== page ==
Much has been written and said about this issue over the last few days, so I will be brief on the background. In some of the reporting, the implications of what Mitt Romney did almost fifty years ago have been sometimes rationalized as a “youthful indiscretion.” According to five of his former classmates, when Mr. Romney was an eighteen year old senior at Cranbrook, a prestigious prep school, he didn’t like the looks of fellow classmate John Lauber. Specifically, he didn’t like the length of Lauber’s bleach-blonde hair and was reportedly indignant about Lauber’s lack of both decorum and sense of conformity. Lauber was a relatively new student at the school, and was soft-spoken and thought to be gay. Ultimately, Romney and his friends grabbed him, held him down against his will and chopped off his hair with a pair of scissors. Romney was apparently the ringleader of the mission and was the one who did the cutting. The Washington Post described the scene as follows:
“They came upon Lauber, tackled him and pinned him to the ground. As Lauber, his eyes filling with tears, screamed for help, Romney repeatedly clipped his hair with a pair of scissors.”
As it turns out, John Lauber was gay. What’s not clear is if Romney and friends did what they did because they were aware of it. In some ways, it’s immaterial.
In a radio interview after the story broke, Romney actually chuckled as he denied remembering the incident as if the “hijinx,” as he has described it, sounded like fun and he was sorry he didn’t remember it. Still chuckling, he apologized if the story was true because it “may have gone too far.” If I’m not mistaken, the appropriate human response to discovering that you were an exceptionally cruel bastard in high school who tortured some gay kid should be horror, or at the very least, remorse. That seems to be the response of his former classmates when recalling the incident (which they state they will not forget), anyway. It is of course also curious how five of his classmates can remember the incident with such clarity, and he cannot even recall it. Although that is surely incredible, it’s not really the issue. It may be just a matter of being a politician to deny it, but it is clearly a matter of character to have done it at all.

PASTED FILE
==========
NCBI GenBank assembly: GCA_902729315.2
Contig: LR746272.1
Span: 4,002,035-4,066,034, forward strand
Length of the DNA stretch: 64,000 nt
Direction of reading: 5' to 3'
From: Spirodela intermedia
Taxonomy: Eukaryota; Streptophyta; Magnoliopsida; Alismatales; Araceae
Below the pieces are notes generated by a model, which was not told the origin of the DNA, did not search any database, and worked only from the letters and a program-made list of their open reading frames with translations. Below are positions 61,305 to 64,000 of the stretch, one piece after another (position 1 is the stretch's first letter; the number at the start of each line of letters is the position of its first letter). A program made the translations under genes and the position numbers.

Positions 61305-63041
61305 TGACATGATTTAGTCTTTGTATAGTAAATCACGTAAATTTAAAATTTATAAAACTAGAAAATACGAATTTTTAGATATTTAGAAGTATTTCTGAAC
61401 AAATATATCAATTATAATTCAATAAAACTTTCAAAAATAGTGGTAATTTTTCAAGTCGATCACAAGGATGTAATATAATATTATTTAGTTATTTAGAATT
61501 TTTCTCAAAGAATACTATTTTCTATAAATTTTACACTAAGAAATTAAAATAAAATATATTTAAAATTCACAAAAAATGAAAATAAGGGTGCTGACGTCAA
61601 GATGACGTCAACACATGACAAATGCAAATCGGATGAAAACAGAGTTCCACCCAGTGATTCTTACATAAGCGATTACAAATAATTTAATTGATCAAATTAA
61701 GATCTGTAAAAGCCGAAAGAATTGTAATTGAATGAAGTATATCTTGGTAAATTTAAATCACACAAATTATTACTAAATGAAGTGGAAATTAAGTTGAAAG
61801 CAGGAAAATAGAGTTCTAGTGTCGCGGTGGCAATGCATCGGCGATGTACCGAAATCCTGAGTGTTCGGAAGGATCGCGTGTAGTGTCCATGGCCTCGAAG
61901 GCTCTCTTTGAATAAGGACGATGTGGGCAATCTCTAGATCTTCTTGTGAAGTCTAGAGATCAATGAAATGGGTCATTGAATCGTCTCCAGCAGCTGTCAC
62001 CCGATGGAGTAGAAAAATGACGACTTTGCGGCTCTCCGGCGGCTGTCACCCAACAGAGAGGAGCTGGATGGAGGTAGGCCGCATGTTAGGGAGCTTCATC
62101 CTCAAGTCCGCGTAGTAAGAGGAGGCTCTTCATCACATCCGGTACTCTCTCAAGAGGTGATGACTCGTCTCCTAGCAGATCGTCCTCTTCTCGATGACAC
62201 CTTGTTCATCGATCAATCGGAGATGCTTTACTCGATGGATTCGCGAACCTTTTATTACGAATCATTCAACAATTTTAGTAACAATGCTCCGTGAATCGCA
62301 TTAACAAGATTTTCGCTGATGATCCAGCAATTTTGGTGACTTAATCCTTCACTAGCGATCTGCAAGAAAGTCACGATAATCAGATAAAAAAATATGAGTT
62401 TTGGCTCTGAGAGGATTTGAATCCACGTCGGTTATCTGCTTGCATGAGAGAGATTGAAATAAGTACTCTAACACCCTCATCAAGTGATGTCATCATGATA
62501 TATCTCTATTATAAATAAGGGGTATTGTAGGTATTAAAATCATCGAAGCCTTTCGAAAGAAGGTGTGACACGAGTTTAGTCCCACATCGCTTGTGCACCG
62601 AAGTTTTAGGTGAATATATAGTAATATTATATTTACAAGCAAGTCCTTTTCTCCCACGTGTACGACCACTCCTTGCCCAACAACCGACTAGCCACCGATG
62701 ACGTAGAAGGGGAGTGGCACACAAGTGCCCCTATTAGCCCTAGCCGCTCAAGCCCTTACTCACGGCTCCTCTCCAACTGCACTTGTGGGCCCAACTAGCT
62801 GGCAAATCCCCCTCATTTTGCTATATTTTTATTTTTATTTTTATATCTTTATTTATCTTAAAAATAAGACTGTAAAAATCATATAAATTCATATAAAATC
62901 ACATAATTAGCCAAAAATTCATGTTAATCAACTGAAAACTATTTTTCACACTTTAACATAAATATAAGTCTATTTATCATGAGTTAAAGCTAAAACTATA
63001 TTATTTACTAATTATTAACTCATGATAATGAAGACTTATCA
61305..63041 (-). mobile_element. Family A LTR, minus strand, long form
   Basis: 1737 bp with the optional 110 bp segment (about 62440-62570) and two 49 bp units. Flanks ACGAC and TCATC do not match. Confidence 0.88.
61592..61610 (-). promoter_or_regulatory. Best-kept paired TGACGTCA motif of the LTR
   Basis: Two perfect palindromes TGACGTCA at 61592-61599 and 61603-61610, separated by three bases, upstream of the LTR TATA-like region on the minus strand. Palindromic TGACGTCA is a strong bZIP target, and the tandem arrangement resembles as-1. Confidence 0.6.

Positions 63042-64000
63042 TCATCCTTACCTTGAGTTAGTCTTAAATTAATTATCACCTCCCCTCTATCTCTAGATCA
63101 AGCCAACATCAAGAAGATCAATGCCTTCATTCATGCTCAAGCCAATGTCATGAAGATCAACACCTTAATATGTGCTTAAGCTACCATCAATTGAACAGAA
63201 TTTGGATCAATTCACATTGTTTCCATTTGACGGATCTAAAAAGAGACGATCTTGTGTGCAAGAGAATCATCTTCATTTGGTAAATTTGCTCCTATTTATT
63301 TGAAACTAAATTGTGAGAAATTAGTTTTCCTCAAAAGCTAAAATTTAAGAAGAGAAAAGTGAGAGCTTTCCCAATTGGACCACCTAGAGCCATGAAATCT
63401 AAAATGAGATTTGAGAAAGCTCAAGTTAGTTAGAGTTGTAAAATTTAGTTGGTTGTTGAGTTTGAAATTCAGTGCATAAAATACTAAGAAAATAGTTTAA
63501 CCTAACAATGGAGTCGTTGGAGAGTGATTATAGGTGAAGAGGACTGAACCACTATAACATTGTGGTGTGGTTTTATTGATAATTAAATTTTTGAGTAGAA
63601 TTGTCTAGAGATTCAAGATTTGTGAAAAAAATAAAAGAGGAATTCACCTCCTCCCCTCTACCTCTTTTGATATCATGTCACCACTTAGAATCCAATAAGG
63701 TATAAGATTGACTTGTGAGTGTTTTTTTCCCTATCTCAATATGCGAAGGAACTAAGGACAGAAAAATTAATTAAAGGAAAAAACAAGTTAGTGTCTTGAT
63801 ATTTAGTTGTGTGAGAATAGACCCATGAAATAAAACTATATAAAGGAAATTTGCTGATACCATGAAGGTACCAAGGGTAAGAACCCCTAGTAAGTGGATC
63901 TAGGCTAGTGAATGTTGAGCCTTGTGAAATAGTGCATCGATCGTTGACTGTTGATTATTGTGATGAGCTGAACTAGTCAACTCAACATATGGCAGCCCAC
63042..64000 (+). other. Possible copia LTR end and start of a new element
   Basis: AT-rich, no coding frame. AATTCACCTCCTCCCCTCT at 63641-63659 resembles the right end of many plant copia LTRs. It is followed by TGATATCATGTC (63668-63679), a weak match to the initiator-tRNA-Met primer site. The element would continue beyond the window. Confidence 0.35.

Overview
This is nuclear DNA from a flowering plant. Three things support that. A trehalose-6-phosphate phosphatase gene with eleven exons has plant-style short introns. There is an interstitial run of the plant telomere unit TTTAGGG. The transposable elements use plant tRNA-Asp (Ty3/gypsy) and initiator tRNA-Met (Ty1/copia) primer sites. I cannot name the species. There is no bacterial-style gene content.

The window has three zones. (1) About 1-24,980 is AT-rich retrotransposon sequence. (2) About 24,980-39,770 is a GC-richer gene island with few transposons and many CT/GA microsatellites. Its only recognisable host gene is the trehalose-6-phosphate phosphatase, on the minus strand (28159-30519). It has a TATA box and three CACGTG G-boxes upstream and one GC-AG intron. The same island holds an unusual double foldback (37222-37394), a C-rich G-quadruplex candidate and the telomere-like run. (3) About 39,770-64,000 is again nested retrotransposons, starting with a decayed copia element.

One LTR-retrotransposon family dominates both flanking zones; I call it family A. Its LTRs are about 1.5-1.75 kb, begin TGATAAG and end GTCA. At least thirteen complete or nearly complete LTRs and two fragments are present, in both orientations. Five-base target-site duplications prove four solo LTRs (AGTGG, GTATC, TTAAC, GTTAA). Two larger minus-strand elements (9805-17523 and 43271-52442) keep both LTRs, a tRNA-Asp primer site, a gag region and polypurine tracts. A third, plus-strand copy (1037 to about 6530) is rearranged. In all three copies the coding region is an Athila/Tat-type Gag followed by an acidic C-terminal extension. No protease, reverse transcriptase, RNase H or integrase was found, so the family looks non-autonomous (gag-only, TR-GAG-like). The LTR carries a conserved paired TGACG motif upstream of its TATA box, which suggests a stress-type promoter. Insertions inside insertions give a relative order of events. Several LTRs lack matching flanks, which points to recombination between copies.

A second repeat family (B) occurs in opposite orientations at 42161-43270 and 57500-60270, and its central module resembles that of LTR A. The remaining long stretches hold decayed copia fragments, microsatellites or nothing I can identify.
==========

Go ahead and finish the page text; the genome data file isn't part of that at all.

Some have said that one should not be held accountable for a bad decision that took place so long ago. After all, it’s true enough that many of us made stupid mistakes when we were in high school. But there’s a huge difference between cheating on a test or stealing your parents’ car for the night, and purposefully being the cause of another’s misery. And, not to bring this up again, but seriously, who puts a beloved family pet on the roof of the car (in a kennel) when going on a long trip? And there are more stories of Romney’s “pranks,” like harassing other effeminate male students and leading a blind teacher into a wall. It’s ironic that the Romney campaign’s objective was to humanize him by recounting some fun tales of when he was apparently young and engaging. Needless to say, their plan has failed miserably. Instead of showing a more human and fun side of Romney, the stories that did eventually come out showed us a Mitt Romney who seems to be devoid of the capability to feel empathy or compassion for another, be it a human or a dog. If you consider this when examining his apparent absence of convictions and the verbal gaffes that more often than not are insensitive to less fortunate folks, it starts to add up.
According to many developmental psychologists, personality and character are pretty well formed by the time one is in Kindergarten, never mind a senior in high school. The more we get to know Mitt Romney, I suspect the clearer it will become that he remains just a spoiled rich kid with a huge sense of entitlement and little concern for anyone but himself.